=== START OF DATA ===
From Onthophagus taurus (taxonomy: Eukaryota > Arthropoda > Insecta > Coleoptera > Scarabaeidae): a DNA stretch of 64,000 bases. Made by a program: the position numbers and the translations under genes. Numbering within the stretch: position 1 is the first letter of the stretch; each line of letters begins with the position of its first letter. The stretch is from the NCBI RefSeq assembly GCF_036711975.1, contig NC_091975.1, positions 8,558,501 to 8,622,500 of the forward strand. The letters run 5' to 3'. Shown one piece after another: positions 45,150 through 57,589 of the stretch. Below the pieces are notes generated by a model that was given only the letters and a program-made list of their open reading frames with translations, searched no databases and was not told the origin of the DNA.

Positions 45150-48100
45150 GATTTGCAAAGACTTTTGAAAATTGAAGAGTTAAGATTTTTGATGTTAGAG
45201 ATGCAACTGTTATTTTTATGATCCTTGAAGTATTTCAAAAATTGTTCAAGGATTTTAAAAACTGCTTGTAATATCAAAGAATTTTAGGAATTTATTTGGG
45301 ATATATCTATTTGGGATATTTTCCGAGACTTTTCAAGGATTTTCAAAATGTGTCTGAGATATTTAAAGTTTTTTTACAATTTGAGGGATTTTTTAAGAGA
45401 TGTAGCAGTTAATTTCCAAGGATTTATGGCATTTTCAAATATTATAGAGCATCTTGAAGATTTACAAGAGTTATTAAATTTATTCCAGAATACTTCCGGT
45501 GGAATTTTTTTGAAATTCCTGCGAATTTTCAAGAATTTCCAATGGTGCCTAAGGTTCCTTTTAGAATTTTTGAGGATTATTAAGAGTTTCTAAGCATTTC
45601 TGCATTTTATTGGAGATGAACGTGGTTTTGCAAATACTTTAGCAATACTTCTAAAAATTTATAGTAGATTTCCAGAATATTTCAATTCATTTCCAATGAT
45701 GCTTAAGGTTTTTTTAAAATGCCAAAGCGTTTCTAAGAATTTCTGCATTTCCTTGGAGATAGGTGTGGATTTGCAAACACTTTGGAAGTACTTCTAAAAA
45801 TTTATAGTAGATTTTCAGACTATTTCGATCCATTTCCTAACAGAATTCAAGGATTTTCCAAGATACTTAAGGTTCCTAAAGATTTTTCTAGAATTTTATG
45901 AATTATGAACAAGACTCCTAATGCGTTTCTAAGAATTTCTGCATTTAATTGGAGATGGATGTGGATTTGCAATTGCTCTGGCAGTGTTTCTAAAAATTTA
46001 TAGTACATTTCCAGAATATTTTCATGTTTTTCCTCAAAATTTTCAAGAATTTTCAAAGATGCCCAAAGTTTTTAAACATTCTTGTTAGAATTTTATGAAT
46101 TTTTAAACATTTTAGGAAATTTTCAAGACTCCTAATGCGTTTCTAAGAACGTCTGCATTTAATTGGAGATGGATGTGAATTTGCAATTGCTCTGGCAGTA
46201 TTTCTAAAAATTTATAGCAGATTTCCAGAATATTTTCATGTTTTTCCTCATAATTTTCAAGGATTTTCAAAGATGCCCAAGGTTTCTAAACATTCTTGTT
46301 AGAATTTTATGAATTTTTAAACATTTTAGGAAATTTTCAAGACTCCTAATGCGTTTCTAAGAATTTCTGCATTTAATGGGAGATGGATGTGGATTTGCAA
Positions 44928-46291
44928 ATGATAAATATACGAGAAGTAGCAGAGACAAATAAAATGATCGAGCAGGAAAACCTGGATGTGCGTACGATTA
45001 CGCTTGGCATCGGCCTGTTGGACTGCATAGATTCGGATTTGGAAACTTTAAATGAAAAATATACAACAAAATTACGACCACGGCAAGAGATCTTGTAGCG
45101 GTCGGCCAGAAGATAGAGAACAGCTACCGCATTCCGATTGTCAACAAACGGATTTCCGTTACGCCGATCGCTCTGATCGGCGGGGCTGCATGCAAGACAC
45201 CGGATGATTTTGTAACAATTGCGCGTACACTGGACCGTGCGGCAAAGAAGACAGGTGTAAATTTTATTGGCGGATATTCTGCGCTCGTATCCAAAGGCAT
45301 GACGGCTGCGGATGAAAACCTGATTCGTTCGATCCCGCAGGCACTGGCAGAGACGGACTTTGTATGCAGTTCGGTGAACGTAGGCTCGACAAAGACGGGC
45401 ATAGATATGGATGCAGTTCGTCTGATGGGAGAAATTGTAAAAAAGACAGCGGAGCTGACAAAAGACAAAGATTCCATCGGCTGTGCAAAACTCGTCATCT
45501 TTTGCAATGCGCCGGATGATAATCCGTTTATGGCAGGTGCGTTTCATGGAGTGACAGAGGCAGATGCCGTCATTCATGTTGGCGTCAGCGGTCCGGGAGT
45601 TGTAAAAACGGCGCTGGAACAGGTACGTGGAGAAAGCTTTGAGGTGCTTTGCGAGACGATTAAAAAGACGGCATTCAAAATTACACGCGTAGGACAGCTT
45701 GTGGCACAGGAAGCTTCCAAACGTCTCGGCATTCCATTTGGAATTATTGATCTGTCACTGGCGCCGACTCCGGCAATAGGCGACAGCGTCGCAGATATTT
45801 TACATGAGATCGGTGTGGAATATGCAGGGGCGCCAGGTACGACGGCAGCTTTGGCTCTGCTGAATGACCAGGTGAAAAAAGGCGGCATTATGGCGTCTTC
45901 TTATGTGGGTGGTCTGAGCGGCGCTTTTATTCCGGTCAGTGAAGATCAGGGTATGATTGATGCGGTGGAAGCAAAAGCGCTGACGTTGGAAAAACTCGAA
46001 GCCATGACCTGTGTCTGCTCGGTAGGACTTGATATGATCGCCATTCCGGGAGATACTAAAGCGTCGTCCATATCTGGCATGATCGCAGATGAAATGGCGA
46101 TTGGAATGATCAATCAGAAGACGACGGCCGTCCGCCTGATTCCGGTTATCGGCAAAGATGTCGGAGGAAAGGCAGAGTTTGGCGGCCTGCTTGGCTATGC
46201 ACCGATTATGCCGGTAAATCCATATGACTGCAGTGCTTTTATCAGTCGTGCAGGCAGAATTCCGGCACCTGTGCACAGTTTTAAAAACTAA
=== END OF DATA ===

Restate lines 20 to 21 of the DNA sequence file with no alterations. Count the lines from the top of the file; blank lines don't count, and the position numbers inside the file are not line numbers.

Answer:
45201 CGGATGATTTTGTAACAATTGCGCGTACACTGGACCGTGCGGCAAAGAAGACAGGTGTAAATTTTATTGGCGGATATTCTGCGCTCGTATCCAAAGGCAT
45301 GACGGCTGCGGATGAAAACCTGATTCGTTCGATCCCGCAGGCACTGGCAGAGACGGACTTTGTATGCAGTTCGGTGAACGTAGGCTCGACAAAGACGGGC